Wilt also has the most 60-point games ever by a player, at 32 games. Michael Jordan has four, and Lebron James has just one.
Within the same season that Wilt averaged 50 points per game, he also averaged 48.5 minutes of play per game. You’re likely wondering how could he play more minutes than there are in a 48-minute game? Well, that’s because his Warriors team played ten overtime periods that season, and he played all of but eight minutes of that season. Wilt was certainly one of the most conditioned and durable NBA players ever. In a modern NBA league that “rests” players more often, Wilt would have likely played for many more seasons.
Becoming the best scorer of all time wasn’t enough for Wilt. After being labeled “selfish,” Wilt added another skill to his game - passing. During the 1967-1968 season, he averaged 8.6 assists and became the league leader in passing. He is the only player ever to have led the league in scoring, rebounds, and assists at some point in his career.
During his 1972 title run, Chamberlain helped the Lakers achieve a 33-game winning streak. This is the longest winning streak in the history of the NBA.
As extraordinary as Wilt Chamberlain was as an offensive player, he was equally gifted on the defensive end. During his career, Wilt averaged 22.9 rebounds per game, and finishing as the all-time leading rebounder at 23,924 boards. His NBA record of 55 rebounds came against Bill Russell and the world-champion Boston Celtics, as did a 43-rebound game.
In the 1,045 games that Wilt played, he never once fouled out. This absurd stat was achieved while playing heavy minutes every game.
Unfortunately, shot blocks were not counted by the NBA until the 1973–1974 season, which is a full year after Wilt retired. However, game log data for the 112 games in which Wilt played was recently discovered. In those games, he averaged 8.8 blocks per game, which is unbelievable. Some of this data is from his later years in the league, when Wilt was 35-36 years old, and shows just how much impact he had on the defensive end. If the NBA had recorded shot block data sooner, Wilt would almost certainly have shattered the all-time blocks record.
Despite all of his individual accolades, the teams for which Wilt played did not see much postseason success. He won only two NBA championships—one with the Philadelphia 76ers in 1967 and one with the Los Angeles Lakers in 1972.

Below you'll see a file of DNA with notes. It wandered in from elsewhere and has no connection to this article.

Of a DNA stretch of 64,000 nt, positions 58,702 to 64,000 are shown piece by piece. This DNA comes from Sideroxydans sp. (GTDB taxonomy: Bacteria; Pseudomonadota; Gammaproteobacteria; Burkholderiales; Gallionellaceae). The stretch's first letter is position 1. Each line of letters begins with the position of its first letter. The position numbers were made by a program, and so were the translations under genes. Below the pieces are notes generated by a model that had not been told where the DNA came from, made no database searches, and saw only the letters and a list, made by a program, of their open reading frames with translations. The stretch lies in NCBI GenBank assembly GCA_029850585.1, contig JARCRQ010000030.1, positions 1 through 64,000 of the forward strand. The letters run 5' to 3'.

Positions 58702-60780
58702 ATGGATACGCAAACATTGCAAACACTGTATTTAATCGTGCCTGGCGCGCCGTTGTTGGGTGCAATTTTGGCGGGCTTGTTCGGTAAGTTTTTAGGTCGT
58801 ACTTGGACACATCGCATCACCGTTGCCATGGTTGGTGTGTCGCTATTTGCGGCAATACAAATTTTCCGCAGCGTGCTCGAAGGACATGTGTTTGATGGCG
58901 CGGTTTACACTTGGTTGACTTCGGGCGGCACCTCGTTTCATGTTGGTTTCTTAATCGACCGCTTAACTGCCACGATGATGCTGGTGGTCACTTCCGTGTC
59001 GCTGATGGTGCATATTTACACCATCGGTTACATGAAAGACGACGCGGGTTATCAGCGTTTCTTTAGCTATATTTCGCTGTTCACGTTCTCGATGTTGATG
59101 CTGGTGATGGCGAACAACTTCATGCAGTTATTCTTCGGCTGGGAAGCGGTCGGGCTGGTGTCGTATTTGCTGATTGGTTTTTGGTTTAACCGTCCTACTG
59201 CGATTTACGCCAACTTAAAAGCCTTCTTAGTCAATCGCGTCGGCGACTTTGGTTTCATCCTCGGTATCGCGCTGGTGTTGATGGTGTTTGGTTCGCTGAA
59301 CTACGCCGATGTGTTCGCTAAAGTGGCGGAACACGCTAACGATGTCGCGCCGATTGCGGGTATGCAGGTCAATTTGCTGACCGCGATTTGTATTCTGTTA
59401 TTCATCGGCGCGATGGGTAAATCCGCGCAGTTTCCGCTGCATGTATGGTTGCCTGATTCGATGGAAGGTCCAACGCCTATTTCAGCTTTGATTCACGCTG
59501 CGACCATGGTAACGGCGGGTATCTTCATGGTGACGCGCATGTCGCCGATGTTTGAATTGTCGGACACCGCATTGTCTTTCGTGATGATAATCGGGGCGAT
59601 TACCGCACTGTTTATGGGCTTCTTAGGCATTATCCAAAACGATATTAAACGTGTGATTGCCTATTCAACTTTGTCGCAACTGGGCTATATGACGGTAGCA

The biggest reason he didn’t have more titles was because of the Boston Celtics. Led by center Bill Russell, and a team stacked with all-stars and future hall-of-famers, the Celtics won eight titles in a row before Wilt put a stop to their streak in 1967. In total, the Celtics would win 10 championships during Wilt’s career.
Before Michael Jordan, Wilt Chamberlain was the consensus pick for the G.O.A.T. Nowadays, you’re lucky to hear Wilt’s name in the conversation. Instead, fans and analysts focus on Jordan and Lebron because of their championships and impact on the game. But statistically, Wilt Chamberlain beats both players in nearly every category. Let’s take a look at some key stats for all three players.
Highest Points Per Game (Regular Season)
Highest Assists Per Game (Regular Season)
Highest Rebounds Per Game (Regular Season)
Career Field Goal %
Michael Jordan and Lebron James may have put up more championships, but we would argue that Wilt won championships by himself. During his career, Wilt’s best teammates were Jerry West, Hal Greer, Gail Goodrich, and Elgin Baylor. All were hall-of-famers, but only Jerry West and Elgin Baylor could possibly be considered among the top 50 players of all time nowadays.
In comparison, Jordan’s best teammates were Dennis Rodman, Horace Grant, and of course, Scottie Pippen. Scottie Pippen is regarded by some as the most dominant defender of all time. Others put Dennis Rodman as the best rebounder of all time. James has played with even more future hall-of-famers in his career, including Chris Bosh, Dwayne Wade, Kyrie Irving, Ray Allen, and Anthony Davis.
No matter what era he played in, Wilt Chamberlain likely would have dominated. He was a once-in-a-lifetime athlete, the greatest rebounder ever, and one of the most prolific scorers ever. Because of that skill, he still holds 72 NBA records today, 68 of which are individual. So, next time you’re discussing the G.O.A.T., make sure you include Wilt Chamberlain.